IBM posted quarterly results on Monday showing 9 percent revenue growth from last year and slight earnings growth, despite a US$320 million charge it took during the quarter to settle some claims in a lawsuit over its pension plan.
IBM's Global Financing revenue dropped 11 percent from last year's third quarter, but all of IBM's other business lines showed revenue growth, contributing to total revenue from continuing operations for the quarter of US$23.4 billion, in line with the consensus estimate of analysts polled by Thomson First Call.
Armonk, New York-based IBM had net income for the quarter of US$1.8 billion, up 1 percent from last year's third quarter. Per-share earnings would have been US$1.17 without the lawsuit settlement charge, ahead of the US$1.14 consensus forecast of Thomson First Call. Including the charge, IBM had per-share earnings of US$1.06.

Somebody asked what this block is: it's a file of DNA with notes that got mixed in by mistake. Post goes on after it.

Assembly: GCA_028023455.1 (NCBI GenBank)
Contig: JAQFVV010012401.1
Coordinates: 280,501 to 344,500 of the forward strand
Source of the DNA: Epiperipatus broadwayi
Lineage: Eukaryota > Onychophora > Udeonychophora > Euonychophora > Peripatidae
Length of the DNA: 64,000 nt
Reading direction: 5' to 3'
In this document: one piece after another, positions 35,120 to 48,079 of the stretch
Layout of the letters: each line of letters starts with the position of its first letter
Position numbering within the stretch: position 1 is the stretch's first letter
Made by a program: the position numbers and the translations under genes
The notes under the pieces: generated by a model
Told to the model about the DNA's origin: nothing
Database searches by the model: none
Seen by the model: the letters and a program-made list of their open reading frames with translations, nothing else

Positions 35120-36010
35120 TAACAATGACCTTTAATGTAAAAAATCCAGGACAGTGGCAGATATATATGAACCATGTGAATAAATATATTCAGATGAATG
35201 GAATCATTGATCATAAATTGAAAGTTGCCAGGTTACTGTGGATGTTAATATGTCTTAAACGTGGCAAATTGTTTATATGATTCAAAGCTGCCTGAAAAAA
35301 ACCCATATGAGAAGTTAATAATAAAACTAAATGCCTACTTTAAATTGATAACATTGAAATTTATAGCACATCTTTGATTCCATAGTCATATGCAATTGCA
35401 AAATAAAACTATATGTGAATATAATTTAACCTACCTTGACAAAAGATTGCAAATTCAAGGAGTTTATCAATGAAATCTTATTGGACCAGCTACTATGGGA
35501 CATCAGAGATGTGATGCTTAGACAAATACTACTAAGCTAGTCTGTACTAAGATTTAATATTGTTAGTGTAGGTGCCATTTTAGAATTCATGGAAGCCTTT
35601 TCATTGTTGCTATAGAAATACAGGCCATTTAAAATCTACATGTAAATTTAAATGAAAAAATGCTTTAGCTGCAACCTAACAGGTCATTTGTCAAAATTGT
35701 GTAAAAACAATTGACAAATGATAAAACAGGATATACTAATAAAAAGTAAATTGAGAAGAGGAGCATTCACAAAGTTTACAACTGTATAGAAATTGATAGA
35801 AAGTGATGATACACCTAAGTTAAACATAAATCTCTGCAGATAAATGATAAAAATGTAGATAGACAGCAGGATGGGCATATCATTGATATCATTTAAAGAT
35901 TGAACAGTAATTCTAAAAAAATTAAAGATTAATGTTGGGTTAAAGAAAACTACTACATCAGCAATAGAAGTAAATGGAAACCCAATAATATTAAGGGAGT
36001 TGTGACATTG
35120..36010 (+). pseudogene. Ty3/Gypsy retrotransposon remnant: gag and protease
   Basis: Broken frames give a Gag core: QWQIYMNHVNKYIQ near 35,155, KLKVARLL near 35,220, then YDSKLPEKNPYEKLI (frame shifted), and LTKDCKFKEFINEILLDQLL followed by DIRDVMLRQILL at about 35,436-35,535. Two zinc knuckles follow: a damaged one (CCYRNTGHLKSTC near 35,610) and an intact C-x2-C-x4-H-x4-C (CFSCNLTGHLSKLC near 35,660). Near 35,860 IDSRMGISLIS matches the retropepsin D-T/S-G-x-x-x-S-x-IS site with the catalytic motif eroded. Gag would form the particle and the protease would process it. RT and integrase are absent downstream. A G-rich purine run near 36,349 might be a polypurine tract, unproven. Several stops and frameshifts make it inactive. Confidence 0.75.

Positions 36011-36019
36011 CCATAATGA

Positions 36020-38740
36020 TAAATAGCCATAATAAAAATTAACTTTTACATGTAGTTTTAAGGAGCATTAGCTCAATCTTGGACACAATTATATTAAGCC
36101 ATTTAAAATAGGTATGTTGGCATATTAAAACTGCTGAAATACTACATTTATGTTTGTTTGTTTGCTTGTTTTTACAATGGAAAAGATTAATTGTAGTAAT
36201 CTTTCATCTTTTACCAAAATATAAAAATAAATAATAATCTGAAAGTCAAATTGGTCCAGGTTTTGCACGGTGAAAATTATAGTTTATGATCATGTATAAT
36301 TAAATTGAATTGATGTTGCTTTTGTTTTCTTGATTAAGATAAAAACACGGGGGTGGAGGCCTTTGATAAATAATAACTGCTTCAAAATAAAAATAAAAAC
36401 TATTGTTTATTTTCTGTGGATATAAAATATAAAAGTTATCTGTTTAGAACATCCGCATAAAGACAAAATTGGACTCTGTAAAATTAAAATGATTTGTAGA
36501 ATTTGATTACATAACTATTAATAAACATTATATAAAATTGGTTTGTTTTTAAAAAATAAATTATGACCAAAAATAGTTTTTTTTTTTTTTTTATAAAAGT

IBM's Hardware group showed the strongest growth, with revenue increasing 12 percent to US$7.5 billion. Global Services remained IBM's most lucrative unit, with revenue of US$11.4 billion, up 10 percent.
The Global Services group suffered a high-profile setback in September when JPMorgan Chase & Co. canceled the remaining five years of a seven-year outsourcing deal valued at US$5 billion, but IBM said at the time the cancellation would not affect its financials for the quarter, which ended Sept. 30. IBM said Monday it signed US$10 billion in services contracts during the quarter and now has a backlog of US$110 billion in contracted future services. That's a slight decrease from IBM's US$118 billion backlog at the end of its second quarter.
IBM's Software group increased its revenue to US$3.6 billion, up 5 percent from last year's third quarter, with revenue for IBM's Tivoli infrastructure software growing 19 percent and its DB2 database software growing 15 percent. Revenue from Lotus, IBM's collaboration and messaging software, dropped 6 percent.